Inappropriate sharing, incomprehensible ramblings, uncalled-for hostility: yup, it's a blog.

Thursday, September 2, 2010

Car Bombs

From time to time, usually in Midtown but not always, a piece of Manhattan is cleared out--bright yellow tape is strung up, cops are dispatched, and one block or another, or several, is closed to traffic. Buildings are evacuated. Sidewalks are vacated. Streets are washed clean.

All the animals come out at night.

This usually happens during business hours, while people are toiling away at workplace workstations doing whatever it is people do while earning a living. At night, the animals come out, too busy going about their business to cause a multi-block forbidden-zone fuss.

A man takes a job, you know? And that job - I mean, like that - That becomes what he is.

Kathleen Caronna, in 1997, was an investment analyst enjoying the terminally unenjoyable Macy's Thanksgiving Day Parade when The Cat in the Hat float humped a light pole and knocked it over onto Caronna. Caronna spent a month in a coma (I know, I know. It was serious). Nine years later, Caronna was minutes away from her home when a Cirrus SR20 plane piloted by Yankees pitcher Cory Lidle slammed into her bedroom.

If she'd been home at the time--she nearly was!--her last thoughts as the engine slammed thru the ceiling and pushed her across the room into the wall might've been, Jesus, the Macy's Thanksgiving Day Parade almost did me in; now this Yankee is trying to kill me. I've got to get out of New York before the Intrepid starts firing on me.

You know, like - You do a thing and that's what you are. Like I've been a cabbie for thirteen years. Ten years at night. I still don't own my own cab. You know why? Because I don't want to. That must be what I want. To be on the night shift drivin' somebody else's cab. You understand?

A few weeks ago, a Muslim cabbie was attacked by a drunk white guy. It's true! The cabbie pulled to the curb, allowed this drunk white guy to get into his car, pulled away from the curb, and suddenly found himself dodging knife-slashes.

Here's what happened:

Drunk white guy to cabbie: Are you a Muslim?

Cabbie to drunk white guy: Yes.

Drunk white guy to cabbie: Consider this a check-point! [stab slash slash stab]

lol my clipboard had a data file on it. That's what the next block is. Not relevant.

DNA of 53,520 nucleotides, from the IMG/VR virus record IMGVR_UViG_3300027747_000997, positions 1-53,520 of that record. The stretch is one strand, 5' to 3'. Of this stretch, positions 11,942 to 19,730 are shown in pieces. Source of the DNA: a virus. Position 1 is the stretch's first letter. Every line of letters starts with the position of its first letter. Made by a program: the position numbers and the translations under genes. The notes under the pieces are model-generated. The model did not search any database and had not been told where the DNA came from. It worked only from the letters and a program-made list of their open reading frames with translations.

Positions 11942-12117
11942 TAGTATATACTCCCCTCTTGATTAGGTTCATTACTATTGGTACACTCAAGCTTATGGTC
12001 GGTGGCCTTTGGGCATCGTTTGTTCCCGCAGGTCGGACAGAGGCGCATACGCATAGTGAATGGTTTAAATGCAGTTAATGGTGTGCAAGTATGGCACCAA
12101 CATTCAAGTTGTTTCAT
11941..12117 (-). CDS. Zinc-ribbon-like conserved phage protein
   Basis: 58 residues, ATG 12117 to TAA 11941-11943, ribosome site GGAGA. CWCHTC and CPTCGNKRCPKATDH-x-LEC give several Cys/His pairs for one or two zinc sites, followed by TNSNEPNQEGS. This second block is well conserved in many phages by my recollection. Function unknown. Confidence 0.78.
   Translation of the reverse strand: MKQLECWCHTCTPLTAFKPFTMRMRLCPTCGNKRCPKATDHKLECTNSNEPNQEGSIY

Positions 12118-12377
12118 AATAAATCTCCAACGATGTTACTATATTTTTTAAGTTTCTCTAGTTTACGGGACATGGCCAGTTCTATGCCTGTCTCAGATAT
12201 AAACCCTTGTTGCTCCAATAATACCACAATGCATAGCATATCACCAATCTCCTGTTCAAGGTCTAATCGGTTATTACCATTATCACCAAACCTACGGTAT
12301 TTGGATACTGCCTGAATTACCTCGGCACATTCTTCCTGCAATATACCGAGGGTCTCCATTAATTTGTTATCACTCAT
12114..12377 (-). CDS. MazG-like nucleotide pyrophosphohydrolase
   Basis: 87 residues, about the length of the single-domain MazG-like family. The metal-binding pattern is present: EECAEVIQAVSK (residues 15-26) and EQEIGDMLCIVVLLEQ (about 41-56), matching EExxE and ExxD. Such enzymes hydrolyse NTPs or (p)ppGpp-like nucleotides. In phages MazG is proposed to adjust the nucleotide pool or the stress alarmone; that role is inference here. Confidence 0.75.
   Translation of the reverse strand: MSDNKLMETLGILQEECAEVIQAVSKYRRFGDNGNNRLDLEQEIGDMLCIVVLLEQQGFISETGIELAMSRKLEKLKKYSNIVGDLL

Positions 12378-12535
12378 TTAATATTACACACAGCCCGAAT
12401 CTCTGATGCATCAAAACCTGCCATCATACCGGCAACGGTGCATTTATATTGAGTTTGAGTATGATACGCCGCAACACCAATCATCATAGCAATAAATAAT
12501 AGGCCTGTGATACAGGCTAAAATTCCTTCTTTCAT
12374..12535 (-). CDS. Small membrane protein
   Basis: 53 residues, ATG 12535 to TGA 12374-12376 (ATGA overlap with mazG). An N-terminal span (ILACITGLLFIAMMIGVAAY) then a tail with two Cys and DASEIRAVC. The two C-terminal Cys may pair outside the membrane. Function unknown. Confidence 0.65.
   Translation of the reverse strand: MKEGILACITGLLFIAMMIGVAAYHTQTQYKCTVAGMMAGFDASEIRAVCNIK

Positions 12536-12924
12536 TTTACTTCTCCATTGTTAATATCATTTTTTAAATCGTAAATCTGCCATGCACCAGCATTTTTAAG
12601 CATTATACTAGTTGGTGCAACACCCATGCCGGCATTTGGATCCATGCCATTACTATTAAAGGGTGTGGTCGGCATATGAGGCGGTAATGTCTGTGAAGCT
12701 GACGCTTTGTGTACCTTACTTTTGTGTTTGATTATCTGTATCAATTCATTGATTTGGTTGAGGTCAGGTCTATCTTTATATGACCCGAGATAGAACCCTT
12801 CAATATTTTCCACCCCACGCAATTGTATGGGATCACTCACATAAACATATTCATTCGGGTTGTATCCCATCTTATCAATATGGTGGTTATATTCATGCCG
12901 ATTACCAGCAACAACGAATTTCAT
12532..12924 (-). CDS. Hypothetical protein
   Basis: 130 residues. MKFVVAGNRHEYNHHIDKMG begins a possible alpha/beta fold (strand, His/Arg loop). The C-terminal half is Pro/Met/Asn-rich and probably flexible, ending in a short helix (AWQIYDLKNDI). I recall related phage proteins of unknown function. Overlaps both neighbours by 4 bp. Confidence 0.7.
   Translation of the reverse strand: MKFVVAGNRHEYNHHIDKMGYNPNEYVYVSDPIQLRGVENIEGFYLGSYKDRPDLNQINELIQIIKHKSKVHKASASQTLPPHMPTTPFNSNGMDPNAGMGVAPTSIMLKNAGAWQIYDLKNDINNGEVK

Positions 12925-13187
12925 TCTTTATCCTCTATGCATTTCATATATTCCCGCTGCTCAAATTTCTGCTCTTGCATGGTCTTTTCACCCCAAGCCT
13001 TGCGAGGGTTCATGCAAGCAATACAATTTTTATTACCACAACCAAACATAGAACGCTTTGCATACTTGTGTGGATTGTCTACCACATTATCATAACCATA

(While not as good as some of Schwarzenegger's pre-kill phrases, 'Consider this a check-point' was the drunk white guy's attempt at a witty coup de grĂ¢ce.)

I mean, you become - You get a job, you become the job. One guy lives in Brooklyn. One guy lives in Sutton Place. You got a lawyer. Another guy's a doctor. Another guy dies. Another guy gets well. People are born, y'know?

Not too long ago, a "successful psychologist specializing in couples therapy" attacked her own husband with two fists full of kitchen knives. The couple lived on the Upper West Side, in a nice apartment. Here's what the successful psychologist specializing in couples therapy screamed before going at her husband like a drunken white guy with a disgust of Muslims: "Get out! Get Out!" Less clever than "Consider this a check-point," but certainly better than "Let's kick some ice."

Someday a real rain will come and wash all this scum off the streets.


This one night, I'm riding in the back of an ambulance, rushing down the West Side Highway. I'm sitting on a bench. The only windows are the windows to my left, in the double doors of the ambulance, and all I can see out of them is the car tail-gaiting us. The car's skin is dark, and goes from blue to red to white as the ambulance's lights run their cycle.

There's rain. To my right, I can hear the ambulance's windshield smashing thru the rain, wipers smacking to and fro, the rain sliding along the side of the ambulance. Below, the wheels cutting thru the rain collecting on the asphalt. And I know, tho I can't see it, behind me is the rain falling on the Hudson, dotting its surface like a volley of bullets against the brick of a fortress.

Greg is on the bed at my knees. He's both sick and not sick, well and not well, sitting up, collapsing, lulled by the rain smashing into the roof of the ambulance, and awakened by it.

There's a paramedic with us. The paramedic is sitting on a bench opposite me, taking Greg's vitals.

"He seems okay," Paramedic tells me.

"I am," Greg responds, forhead beaded with sweat.

When we pull into Roosevelt Hospital, Paramedic tells me to wait. Paramedic is joined by another, and they pull G out, stretcher and all, and roll him away. I hop out of the ambulance, and while it is raining pretty hard, I am dry because I'm sheltered by a suggestion of roof. The rain, tho, is collecting in a pool at my feet. A small stream. My shoes are covered in a slimy dark skin of water, rushing past me to get to a gutter, or a river, or a drain, or anything that will let it reunite with more water and not be stuck, as rain in cities usually is, in a stream of filth: a stream of disgusting detritus rushing away in search of a drain to a river and to cleansing freedom.

Anyway, shit happens. In NY, we have car bombs and planes crashing into our apartments and giant cartoon cats trying to kill us. We have couples therapists stabbing husbands, white guys giving out random checkpoints, and rain water looking for a place to get clean.

And police tape marking off blocks and blocks.

And here's the thing: You won't be safe. Ever. You can live here, in this paranoid, schizo city, and you won't be safe, no matter what. Suspicious vehicles come and go, explosions are thwarted or not, but in the end we're all Kathleen Carrona. If the Cat in the Hat isn't trying to kill us, a pitcher for the Yankees is. String up all the police tape you want.



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